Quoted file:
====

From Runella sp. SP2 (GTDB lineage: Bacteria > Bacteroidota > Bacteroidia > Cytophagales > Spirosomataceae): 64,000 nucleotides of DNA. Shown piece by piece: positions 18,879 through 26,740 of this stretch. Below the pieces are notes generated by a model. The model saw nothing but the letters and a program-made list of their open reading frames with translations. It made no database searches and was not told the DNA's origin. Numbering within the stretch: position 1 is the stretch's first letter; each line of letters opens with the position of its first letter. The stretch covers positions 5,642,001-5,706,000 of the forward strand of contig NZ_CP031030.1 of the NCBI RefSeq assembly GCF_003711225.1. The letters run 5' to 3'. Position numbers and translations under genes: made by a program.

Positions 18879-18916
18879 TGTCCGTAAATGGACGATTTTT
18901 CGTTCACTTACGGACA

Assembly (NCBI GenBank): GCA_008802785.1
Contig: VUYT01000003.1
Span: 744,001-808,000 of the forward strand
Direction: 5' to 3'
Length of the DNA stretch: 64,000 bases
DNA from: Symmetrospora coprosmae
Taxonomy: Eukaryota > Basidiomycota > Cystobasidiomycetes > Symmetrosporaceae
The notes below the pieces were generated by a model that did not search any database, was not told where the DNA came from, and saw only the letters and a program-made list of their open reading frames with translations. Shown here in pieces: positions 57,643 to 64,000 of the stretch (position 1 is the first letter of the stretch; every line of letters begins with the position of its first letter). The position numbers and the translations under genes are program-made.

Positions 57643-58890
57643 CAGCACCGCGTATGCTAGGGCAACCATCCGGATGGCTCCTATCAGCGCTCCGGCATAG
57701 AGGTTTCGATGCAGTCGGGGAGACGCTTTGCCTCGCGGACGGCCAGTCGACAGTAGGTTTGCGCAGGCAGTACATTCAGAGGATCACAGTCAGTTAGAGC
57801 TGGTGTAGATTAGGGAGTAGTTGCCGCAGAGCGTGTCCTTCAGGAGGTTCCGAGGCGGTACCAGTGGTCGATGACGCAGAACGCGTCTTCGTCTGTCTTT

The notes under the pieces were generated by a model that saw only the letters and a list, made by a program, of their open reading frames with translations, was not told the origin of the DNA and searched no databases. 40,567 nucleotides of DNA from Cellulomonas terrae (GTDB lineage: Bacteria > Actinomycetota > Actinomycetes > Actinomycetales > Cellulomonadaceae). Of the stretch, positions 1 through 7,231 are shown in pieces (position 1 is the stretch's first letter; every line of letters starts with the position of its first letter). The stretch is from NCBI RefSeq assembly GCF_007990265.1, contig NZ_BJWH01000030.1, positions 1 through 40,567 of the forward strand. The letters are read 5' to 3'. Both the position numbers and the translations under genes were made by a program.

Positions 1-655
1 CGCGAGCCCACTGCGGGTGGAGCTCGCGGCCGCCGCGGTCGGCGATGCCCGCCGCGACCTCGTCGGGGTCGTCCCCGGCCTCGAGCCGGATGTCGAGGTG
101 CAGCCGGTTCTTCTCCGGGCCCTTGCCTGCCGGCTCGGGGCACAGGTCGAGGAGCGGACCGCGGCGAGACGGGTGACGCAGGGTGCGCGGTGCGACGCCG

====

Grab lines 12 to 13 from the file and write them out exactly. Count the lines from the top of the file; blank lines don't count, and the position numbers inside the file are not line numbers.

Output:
The notes below the pieces were generated by a model that did not search any database, was not told where the DNA came from, and saw only the letters and a program-made list of their open reading frames with translations. Shown here in pieces: positions 57,643 to 64,000 of the stretch (position 1 is the first letter of the stretch; every line of letters begins with the position of its first letter). The position numbers and the translations under genes are program-made.

Positions 57643-58890